Caption: Isabel Arends in conversation with students and staff of the faculty after her speech. Photo DUB

New dean of the Faculty of Science: Sensible growth main objective


The first hundred days. Thus her speech was announced. Isabel Arends has been dean of the Utrecht Faculty of Science since 1 July. Last Tuesday, she presented her findings to date and her ambitions for the coming years.

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Things can change. The previous dean of the Faculty of Science, Gerrit van Meer, had to make a difficult reorganization message for the faculty community in his first speech. Eight years later, Isabel Arends, who came over from Delft, saw the curbing of the faculty's strong growth as one of its biggest challenges.

After all, the social importance and prestige of the sciences is increasing, as is apparent from, among other things, the new research funds that the minister made available for national sector plans. And the popularity among students, national and international, is also increasing. Within the UU, a number of new educational initiatives, including an English taught Life Science bachelor, are planned.

This causes, among other things, concerns about housing and about the quality of education in some programs. Arends: “At the moment it looks like we will have grown by 20 percent in 2025, both in research resources and in student numbers. That is very good news, but how do we ensure sustainable growth? We have to make smart choices.”

A lot of committees
In a full Mezzanine of the Minnaert building, Isabel Arends reported on Tuesday afternoon what she had experienced and learned during the many introductory meetings with students and staff. The switch from "Delft blue" to the "Utrecht Sun" has been pleasant for her. During her time here, she has been impressed by the quality of the research, the research infrastructure, the educational system, the urge to innovate and the size of the faculty. “And certainly also the involvement of everyone.”

There were also some things which Arends still had to get used to. She had not gained a great deal of experience with student and employee representation as a professor in Delft, but she was pleased with her introduction to university representation. The Utrecht tendency to set up a committee for everything was new to her. “Sometimes it's smart, but it should not be the case that everyone is the chairman of a committee. I was used to a more hands-on approach.”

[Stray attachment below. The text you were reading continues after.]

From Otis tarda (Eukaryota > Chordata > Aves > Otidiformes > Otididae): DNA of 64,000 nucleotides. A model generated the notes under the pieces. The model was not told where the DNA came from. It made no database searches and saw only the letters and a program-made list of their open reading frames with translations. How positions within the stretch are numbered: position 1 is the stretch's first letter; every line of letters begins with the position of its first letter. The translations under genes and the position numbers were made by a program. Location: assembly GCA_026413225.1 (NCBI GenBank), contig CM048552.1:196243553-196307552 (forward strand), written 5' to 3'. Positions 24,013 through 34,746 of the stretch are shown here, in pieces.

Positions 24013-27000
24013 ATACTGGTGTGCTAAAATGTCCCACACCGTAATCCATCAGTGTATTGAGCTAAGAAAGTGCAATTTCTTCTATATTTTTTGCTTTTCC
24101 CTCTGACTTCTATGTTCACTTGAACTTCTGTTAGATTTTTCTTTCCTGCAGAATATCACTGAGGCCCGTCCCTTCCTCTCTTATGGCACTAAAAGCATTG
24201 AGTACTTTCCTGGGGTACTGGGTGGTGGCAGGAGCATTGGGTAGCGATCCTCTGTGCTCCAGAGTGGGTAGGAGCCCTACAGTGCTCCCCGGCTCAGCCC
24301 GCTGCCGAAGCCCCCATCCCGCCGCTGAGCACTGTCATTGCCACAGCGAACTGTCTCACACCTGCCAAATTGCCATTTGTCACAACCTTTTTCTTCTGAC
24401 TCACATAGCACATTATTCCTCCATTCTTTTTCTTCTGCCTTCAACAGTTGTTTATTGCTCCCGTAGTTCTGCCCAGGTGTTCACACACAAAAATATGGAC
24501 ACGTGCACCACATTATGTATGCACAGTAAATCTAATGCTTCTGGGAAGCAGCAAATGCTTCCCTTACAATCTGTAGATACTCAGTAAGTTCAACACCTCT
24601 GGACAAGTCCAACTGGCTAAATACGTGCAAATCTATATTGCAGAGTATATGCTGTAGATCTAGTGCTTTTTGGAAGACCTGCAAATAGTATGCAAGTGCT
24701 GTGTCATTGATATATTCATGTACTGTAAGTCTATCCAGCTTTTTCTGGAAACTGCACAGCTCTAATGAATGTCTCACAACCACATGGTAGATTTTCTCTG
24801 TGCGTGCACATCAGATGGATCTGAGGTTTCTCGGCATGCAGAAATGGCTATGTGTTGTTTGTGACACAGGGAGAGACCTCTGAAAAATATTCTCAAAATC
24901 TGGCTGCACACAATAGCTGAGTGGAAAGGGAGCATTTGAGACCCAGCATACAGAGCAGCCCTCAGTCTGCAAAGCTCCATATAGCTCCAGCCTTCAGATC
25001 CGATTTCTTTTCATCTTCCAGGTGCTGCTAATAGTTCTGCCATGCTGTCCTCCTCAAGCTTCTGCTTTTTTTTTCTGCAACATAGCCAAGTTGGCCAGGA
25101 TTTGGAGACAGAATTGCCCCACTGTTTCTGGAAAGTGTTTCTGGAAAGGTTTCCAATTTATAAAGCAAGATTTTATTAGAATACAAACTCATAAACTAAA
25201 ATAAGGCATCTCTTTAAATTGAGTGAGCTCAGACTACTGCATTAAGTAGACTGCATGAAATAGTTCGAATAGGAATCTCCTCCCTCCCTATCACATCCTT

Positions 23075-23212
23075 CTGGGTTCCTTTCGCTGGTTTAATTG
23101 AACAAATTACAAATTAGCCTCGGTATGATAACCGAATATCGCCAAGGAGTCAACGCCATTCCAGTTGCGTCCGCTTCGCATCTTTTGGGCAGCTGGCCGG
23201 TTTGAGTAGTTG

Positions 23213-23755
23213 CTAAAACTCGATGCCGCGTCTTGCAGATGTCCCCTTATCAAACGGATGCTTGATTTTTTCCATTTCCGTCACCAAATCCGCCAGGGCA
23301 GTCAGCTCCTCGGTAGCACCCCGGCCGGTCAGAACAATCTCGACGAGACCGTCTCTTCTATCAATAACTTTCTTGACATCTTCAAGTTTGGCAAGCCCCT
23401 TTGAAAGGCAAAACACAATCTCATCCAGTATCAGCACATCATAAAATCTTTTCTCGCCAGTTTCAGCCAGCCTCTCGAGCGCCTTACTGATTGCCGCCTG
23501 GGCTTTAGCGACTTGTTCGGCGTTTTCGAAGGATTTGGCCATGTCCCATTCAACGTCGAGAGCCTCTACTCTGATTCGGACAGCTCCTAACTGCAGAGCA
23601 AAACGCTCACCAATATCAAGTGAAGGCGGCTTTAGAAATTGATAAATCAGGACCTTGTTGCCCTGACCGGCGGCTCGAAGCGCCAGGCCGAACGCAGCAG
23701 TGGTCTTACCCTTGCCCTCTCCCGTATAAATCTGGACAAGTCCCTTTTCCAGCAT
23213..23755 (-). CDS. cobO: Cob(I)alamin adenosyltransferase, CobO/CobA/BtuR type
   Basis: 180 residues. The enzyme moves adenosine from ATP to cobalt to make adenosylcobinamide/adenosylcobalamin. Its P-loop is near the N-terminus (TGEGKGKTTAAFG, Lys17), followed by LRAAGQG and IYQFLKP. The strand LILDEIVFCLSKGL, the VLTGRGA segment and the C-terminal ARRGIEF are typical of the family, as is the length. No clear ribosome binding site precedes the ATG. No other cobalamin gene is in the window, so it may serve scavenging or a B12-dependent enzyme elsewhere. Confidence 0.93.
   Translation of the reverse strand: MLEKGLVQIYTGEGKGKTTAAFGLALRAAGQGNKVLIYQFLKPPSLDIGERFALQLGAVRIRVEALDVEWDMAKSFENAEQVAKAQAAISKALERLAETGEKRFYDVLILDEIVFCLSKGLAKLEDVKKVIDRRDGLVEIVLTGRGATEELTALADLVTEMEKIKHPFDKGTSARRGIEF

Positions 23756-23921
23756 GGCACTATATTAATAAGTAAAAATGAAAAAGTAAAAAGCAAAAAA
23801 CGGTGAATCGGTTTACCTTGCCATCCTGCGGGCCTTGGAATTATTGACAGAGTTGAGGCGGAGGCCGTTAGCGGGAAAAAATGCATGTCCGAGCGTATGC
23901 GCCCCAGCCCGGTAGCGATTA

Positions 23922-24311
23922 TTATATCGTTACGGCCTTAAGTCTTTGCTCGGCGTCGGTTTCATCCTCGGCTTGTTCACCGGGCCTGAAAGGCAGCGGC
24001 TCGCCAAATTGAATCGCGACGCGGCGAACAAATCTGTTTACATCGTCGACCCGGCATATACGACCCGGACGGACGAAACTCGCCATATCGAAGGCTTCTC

Round-table discussions
In addition to developing a vision for a sensible growth of the faculty, the dean formulated two other assignments for herself. In the first place, this concerns improving the faculty's relationships with the outside world. “The contacts with other researchers worldwide are very good, but what about the links with Utrecht, with alumni, with ministries, with NGOs. If we really want to help solve social issues then we will have to listen to those parties. I want to help with that.”

In addition, Arends wants to focus on further improving the relationships within the faculty, which includes by reviving the faculty day. Arends also believes that supporting young scientists and leveling the walls between the two graduate schools (life sciences and natural sciences) is important. Furthermore, she announced that she would like to invite all employees, scientists and supporters, in alphabetical order, to round-table discussions on themes such as open science, academic careers and diversity.

At the end of her speech, the dean came with a quotation from Darwin emphasizing that it is not about the fact that the Faculty of Science is the greatest or strongest in the Netherlands, but that it knows how to deal with the changing circumstances. And in order to achieve this, the involvement of all students and staff is necessary and desirable, Arends concluded.

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